What Drives Contract Management Inefficiency — Part 3: Manual Processes

You get an email from the CTO with an executed technology agreement signed by both parties. Along with the attachment, the email simply says: "Please file this somewhere." What happens next is so painful that most contract management professionals would prefer not to admit that this is how things are actually done.

First, you have to fight with your contract management tool to get the contract into the system. This usually involves manually inputing all kinds of data from the contract that you know you'll never need.

Then, once the contract is in the system, you'll have to find a way to track the renewal date — because most contract management tools are terrible at that. So you'll add the contract to your spreadsheet or some other tool the IT department hacked together for you. You're not really confident that you'll actually get a reminder when you need one, but at least it's being tracked somewhere.

Finally, when someone asks to review the contract — either because it's coming up for renewal or because the business wants to review the terms and conditions — you'll waste even more time trying to find a simple summary of what your organization agreed to.

When it's all said and done, you've wasted hours on a few very simple tasks for just one contract.

In this video, we're going to take a look at how manual processes create inefficiencies in a contract management process.

Contract Management Part 3 from OneView Contract Management on Vimeo.

Video Transcript

Hello and welcome back to our three-part video series on What Drives Inefficiency in a Contract Management Process.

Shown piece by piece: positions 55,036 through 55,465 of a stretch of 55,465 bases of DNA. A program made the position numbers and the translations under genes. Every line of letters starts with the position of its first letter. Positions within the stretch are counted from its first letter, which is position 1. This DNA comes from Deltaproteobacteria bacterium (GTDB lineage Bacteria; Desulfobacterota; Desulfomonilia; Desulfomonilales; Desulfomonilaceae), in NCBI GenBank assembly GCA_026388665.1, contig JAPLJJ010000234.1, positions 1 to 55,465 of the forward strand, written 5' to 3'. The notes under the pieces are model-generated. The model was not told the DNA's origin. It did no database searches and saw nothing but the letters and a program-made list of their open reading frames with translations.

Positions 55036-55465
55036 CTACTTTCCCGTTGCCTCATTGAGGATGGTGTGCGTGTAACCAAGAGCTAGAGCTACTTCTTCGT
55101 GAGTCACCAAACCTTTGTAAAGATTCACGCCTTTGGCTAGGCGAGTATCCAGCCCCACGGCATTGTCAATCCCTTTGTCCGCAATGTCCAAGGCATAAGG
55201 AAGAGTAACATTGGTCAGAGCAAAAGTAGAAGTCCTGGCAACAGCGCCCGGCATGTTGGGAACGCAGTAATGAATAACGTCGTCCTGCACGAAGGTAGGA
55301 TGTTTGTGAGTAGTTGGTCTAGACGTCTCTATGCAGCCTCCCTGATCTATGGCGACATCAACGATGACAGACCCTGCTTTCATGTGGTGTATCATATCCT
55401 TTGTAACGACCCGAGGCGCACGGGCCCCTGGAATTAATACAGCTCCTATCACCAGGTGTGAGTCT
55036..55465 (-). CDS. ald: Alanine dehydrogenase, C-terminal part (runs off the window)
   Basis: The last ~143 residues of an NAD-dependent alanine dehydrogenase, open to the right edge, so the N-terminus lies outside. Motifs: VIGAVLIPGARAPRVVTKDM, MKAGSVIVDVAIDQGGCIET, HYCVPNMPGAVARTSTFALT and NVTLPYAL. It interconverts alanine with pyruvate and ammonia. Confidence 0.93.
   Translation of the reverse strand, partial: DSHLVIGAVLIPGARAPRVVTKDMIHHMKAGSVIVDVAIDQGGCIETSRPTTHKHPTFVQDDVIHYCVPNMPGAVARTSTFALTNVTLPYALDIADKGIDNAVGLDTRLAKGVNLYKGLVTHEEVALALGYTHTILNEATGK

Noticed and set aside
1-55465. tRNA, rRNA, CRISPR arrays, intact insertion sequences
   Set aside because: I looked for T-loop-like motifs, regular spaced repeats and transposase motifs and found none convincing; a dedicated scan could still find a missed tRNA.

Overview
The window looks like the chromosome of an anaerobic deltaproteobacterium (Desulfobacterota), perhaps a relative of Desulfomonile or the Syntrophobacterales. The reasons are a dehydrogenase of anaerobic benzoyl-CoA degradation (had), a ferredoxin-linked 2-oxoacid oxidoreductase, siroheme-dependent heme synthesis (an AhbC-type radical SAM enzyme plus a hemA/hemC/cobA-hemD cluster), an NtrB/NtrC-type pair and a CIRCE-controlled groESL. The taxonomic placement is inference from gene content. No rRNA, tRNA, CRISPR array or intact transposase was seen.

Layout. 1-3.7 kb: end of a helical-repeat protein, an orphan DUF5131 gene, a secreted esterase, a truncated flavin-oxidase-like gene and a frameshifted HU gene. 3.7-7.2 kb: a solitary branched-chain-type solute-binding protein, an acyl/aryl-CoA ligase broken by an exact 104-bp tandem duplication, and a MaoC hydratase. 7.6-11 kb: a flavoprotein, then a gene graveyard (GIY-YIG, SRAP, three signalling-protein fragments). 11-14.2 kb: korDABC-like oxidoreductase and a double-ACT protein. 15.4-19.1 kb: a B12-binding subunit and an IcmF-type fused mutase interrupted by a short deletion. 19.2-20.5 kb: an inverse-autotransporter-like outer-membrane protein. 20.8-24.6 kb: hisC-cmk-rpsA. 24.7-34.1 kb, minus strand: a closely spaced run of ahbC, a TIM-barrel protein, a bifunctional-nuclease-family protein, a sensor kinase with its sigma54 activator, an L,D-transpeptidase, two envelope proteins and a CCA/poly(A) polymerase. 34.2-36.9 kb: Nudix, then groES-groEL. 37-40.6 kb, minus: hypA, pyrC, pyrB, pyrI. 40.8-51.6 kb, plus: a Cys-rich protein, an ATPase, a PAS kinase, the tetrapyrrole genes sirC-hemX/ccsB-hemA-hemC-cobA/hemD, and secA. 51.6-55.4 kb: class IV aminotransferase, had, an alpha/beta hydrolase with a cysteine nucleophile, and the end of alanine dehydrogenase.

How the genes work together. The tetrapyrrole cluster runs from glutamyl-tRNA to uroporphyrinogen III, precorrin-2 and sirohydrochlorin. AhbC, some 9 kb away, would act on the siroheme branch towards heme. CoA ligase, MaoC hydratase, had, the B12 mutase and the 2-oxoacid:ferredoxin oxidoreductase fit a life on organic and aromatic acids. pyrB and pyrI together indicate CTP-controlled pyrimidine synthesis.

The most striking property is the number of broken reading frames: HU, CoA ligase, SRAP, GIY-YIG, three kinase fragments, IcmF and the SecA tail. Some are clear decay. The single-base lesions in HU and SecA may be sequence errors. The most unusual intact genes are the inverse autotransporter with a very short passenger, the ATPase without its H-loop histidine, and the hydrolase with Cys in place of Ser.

We've talked about lack of definition and decentralization as two key contributors.

Today we're going to talk about manual process.

To be clear, when we say "manual process," we're not talking about actually creating contracts, doing the drafting and the negotiating. Whether you want to use an automated tool or some kind of a tool to create and negotiate contracts or you want to go old school the way the lawyers like to do it, where you take an editable Word document and you go back and forth with red lines, that's really up to the organization and what the cultural fit is.

What we're talking about is what happens once the contract is completed.

Are you uploading the contract into a system where somebody is sitting there sometimes for hours typing in data into a tool where the contract is going to be stored? Then they're spending even more hours searching through that tool to find a contract that maybe was stored in there a couple of years ago and now is coming up for renewal.

Or they're sitting there reading the contract and trying to type up a summary so that if somebody else takes a look at it, they understand what was actually negotiated in the contract.

Or -- and this happens more than anybody cares to admit -- using an Excel spreadsheet to track renewals and trying to figure out some way to manually create alerts that tell you beforehand that a contact's going to expire.

I can tell you from experience, when it comes to those four things -- uploading contracts, finding contracts, creating summaries, and getting alerts -- manual process just doesn't work.

One of the key contributors to inefficiency in a contract management process is the manual process of managing contracts once they've been executed. Organizations unfortunately will spend a lot of time, effort and quite often a lot of money purchasing very expensive contract management tools that really don't get them these four key things -- automate my upload process; help me find my contracts quickly and easily; just give me a summary of what's in the contract, not one that I have to type up myself; and give me some quick and easy alerts so that I'm prepared before my contract expires.

Those are the three things that contribute to inefficiency of contract management.

A lack of definition of what contract management actually means for your organization. Decentralization, not only of the contract management process but the actual contracts themselves and then using manual processes to upload, retrieve, create summaries and get alerts on your contracts.

Thank you very much for watching this video series. We hope it's helped.

If you'd like to talk us about how you can improve your contract management process, you reach reach out to us here. We'd love to have a chat with you!